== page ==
An implementation and analysis: passphrase-based RSA keys in SSH
LE3 .A278 2019
Bachelor of Computer Science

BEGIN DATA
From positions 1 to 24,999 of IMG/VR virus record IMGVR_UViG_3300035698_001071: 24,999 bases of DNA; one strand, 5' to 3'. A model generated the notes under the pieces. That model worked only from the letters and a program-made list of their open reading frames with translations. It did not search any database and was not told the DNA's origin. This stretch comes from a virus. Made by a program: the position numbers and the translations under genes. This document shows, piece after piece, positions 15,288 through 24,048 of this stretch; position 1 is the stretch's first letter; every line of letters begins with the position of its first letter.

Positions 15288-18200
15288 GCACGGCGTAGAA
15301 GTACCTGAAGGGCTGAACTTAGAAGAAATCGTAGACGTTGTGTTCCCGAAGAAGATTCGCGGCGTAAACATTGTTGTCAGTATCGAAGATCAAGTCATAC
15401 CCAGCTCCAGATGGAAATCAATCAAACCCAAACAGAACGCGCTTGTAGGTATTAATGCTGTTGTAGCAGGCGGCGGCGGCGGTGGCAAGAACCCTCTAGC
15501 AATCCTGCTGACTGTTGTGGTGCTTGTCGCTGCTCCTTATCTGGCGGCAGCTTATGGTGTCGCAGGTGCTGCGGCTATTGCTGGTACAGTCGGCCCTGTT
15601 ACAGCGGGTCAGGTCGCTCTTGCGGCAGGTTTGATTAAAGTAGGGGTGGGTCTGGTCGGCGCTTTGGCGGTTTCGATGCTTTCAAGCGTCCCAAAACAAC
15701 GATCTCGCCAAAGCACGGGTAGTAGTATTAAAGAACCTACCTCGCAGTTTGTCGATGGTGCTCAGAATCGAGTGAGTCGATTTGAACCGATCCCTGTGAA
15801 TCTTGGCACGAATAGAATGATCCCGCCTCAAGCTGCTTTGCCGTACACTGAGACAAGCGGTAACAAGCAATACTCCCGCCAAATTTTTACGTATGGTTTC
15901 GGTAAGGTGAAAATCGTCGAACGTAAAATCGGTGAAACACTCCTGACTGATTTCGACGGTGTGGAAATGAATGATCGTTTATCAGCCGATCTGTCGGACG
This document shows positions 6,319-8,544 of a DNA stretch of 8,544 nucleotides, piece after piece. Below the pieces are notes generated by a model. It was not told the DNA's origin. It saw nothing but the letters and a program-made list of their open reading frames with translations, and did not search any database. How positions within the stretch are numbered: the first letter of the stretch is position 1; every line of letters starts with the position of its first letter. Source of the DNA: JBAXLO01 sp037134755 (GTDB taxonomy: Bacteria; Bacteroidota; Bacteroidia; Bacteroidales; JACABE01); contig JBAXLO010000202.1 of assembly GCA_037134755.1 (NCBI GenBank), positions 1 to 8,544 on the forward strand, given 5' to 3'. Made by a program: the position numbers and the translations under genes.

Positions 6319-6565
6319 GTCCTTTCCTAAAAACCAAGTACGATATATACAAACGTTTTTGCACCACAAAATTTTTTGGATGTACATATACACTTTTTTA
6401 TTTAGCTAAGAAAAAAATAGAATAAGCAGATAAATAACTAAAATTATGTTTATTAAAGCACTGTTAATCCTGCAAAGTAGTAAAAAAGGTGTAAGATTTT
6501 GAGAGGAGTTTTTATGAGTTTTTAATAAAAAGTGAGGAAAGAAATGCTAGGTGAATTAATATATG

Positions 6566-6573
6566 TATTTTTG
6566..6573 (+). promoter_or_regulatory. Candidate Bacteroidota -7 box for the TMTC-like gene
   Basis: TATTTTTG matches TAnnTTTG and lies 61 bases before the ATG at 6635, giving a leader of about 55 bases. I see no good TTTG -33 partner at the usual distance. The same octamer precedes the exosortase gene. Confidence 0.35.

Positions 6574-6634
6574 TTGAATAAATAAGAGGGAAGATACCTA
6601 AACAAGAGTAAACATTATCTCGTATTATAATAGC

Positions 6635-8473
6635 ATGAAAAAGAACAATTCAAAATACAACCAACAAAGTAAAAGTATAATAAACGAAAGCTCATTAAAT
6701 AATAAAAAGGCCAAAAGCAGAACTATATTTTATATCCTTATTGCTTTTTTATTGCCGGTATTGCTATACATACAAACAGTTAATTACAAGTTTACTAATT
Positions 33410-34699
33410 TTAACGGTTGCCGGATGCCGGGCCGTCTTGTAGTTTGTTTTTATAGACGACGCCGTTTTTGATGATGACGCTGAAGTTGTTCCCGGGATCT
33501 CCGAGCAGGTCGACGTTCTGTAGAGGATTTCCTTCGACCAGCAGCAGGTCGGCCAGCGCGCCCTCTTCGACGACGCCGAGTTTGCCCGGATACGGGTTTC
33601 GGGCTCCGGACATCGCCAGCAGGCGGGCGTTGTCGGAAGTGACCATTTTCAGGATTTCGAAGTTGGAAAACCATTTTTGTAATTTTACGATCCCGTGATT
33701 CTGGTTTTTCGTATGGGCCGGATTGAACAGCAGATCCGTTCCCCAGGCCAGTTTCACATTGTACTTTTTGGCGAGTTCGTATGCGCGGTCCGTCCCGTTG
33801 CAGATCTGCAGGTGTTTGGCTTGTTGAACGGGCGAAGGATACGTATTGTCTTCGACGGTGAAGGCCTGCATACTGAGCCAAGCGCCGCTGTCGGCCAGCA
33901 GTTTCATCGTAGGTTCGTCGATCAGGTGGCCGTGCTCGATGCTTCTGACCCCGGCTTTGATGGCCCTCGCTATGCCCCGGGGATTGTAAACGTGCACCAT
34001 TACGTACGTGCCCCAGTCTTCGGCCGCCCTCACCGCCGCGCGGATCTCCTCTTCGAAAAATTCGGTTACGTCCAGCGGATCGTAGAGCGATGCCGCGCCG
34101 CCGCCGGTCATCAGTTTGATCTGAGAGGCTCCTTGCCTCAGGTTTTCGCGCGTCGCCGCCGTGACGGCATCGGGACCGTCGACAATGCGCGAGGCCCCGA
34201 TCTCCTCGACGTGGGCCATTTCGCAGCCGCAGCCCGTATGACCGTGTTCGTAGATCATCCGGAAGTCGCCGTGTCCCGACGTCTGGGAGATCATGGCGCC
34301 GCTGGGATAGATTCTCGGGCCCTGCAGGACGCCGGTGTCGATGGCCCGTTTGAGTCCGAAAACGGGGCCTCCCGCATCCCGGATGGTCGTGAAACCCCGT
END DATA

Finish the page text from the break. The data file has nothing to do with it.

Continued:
Secure Shell (SSH) is a network protocol that allows a user to log into a remote computer securely over an unsecure channel. Before the user’s computer is granted access to the remote computer, it must first authenticate itself to the remote computer. One method of authentication involves utilizing special public and private “keys” in an algorithm called public key cryptography. Using Passphrase Based RSA Keys in SSH was a thesis published by Taisya A. Krivoruchko, a former student at Acadia University, in 2005. In her thesis, she described that an alternative method of storing a private key on the client computer is to use a user-supplied passphrase to generate a number, which in turn would be used to generate a prime used to make up a private key. This method posits that the essential tool for generating your private key can be stored in your head instead of the computer itself. This lends itself to the obvious security benefit: there is a chance that your computer may be hacked by a malicious person seeking your private key, however, there is no current method of hacking the human brain. Though Krivoruchko analyzed and tested the validity of her ideas, she did not implement them into the SSH package. Therefore, the purpose of this thesis was to implement Krivoruchko’s algorithm for private key generation using open source soft-ware, namely OpenSSH and OpenSSL, as well as to further analyze the functionality of this algorithm.
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